Faceplant

Casting my mind over the faceplants of years past, I see the hand of God in every one. I will never be persuaded that faceplants occur randomly. I believe they’re the formulated with scientific precision to turn us away from egotism and bull-headedness.

Early 1990s. I’m running on a sidewalk in Sacramento during the early morning commute, with hundreds of cars whizzing past. I’ve lost a lot of weight and I’m in great shape, with a nut-brown tan. Naturally, that prompts my Inner Idiot to suggest: “I guess I’m showing them what a really fit older runner looks like…” Bam splat. My bent finger serves as a permanent reminder of the bitter fruits of fatheadedness.

Early 2000s. I’m feeling frustrated — I can’t remember why — and I unwisely decide to unload on God. I pray, not too humbly, “I can’t figure out why the hell I’m having such trouble with this godda….” Bam splat.

On the same run, just 15 minutes later, I round a corner on a trail through the Stanford community garden and my frustrations once again take hold. I get no further than, “Goddamn it…” Bam splat. As I pick myself up, I don’t know whether to laugh or cry. I think, “I may share my frustrations with God in future, but I don’t think I’ll risk swearing at Him.” From that point, I relax, become absorbed in humble appreciation of the beautiful day, and have a wonderful run.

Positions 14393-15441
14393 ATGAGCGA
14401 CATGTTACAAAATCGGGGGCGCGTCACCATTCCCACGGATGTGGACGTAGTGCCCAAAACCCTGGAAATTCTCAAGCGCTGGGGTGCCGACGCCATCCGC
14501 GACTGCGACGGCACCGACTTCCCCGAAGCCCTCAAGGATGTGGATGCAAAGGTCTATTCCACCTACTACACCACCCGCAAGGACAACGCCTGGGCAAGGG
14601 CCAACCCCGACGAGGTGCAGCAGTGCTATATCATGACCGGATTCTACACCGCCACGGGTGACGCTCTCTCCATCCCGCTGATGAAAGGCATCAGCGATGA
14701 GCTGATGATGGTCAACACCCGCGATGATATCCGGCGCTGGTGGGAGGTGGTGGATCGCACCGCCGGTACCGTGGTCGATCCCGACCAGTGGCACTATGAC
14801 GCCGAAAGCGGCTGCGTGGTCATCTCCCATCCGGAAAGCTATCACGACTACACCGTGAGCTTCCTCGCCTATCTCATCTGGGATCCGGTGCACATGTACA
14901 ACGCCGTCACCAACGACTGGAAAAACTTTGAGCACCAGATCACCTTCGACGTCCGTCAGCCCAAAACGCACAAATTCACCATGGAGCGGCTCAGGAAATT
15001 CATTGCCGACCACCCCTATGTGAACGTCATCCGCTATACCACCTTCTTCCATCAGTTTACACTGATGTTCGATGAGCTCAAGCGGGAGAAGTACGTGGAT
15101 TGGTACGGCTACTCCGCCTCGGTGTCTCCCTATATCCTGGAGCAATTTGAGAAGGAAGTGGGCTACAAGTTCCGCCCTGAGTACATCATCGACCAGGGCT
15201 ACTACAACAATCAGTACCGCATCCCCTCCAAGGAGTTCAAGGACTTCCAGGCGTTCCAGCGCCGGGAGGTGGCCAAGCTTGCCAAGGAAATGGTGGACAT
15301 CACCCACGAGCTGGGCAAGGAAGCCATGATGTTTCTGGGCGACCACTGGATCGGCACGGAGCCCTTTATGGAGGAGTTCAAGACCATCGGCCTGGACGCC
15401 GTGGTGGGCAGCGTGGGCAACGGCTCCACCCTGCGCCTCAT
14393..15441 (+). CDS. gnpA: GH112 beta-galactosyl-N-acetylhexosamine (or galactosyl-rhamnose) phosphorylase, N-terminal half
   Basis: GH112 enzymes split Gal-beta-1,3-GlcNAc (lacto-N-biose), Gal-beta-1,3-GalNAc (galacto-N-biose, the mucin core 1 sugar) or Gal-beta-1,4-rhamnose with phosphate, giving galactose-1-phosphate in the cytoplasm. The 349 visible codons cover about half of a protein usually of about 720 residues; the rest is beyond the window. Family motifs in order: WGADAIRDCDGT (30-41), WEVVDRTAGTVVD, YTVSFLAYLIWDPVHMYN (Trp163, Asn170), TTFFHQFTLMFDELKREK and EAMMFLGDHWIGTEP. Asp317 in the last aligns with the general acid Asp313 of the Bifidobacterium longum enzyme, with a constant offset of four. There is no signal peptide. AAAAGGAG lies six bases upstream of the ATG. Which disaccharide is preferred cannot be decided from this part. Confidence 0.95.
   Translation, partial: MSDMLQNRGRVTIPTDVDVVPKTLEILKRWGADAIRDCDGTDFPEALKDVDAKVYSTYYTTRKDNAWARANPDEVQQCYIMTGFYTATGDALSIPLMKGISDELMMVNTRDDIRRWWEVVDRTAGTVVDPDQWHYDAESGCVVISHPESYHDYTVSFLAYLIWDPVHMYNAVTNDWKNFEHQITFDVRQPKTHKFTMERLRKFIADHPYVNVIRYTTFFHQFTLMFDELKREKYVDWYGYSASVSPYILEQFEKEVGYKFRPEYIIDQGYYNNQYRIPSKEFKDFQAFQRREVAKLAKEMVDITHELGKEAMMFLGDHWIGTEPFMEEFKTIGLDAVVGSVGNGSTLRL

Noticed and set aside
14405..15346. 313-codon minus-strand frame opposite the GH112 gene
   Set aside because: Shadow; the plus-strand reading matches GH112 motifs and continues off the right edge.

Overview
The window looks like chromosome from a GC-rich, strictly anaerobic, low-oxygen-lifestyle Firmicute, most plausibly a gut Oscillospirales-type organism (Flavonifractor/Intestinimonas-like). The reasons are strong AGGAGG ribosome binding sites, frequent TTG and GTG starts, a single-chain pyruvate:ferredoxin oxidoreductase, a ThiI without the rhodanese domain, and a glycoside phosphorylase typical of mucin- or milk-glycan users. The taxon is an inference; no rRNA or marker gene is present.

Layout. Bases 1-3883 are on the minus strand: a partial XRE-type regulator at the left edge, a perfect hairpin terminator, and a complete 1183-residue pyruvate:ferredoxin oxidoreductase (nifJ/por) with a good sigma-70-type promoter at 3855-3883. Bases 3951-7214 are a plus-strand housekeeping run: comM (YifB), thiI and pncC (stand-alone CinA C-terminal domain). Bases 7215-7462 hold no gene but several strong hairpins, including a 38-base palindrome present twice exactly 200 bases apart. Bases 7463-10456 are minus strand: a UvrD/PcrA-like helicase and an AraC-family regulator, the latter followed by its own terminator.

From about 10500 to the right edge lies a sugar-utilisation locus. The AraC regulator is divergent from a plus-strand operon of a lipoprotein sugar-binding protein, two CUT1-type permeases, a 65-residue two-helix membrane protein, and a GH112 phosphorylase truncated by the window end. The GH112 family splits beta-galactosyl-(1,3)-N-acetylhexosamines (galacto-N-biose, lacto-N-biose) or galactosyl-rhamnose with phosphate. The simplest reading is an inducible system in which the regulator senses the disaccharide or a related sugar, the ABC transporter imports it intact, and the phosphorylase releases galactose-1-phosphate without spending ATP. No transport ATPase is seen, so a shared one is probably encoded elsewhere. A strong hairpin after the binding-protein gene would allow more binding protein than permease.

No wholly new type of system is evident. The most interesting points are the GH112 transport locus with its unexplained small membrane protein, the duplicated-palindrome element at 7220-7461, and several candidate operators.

Early 1990s. I’m tooling down a trail above the Yuba River during the Gold Country Marathon, a tiny race with just 12 entrants. The scenery is lovely — thick conifer and oak forest with fleeting views of the river. I’m trim, fit, and feeling not too bad about having just passed someone who I know feels competitive with me. In short, I’m feeling complacently self-satisfied and happy to be me… Bam splat.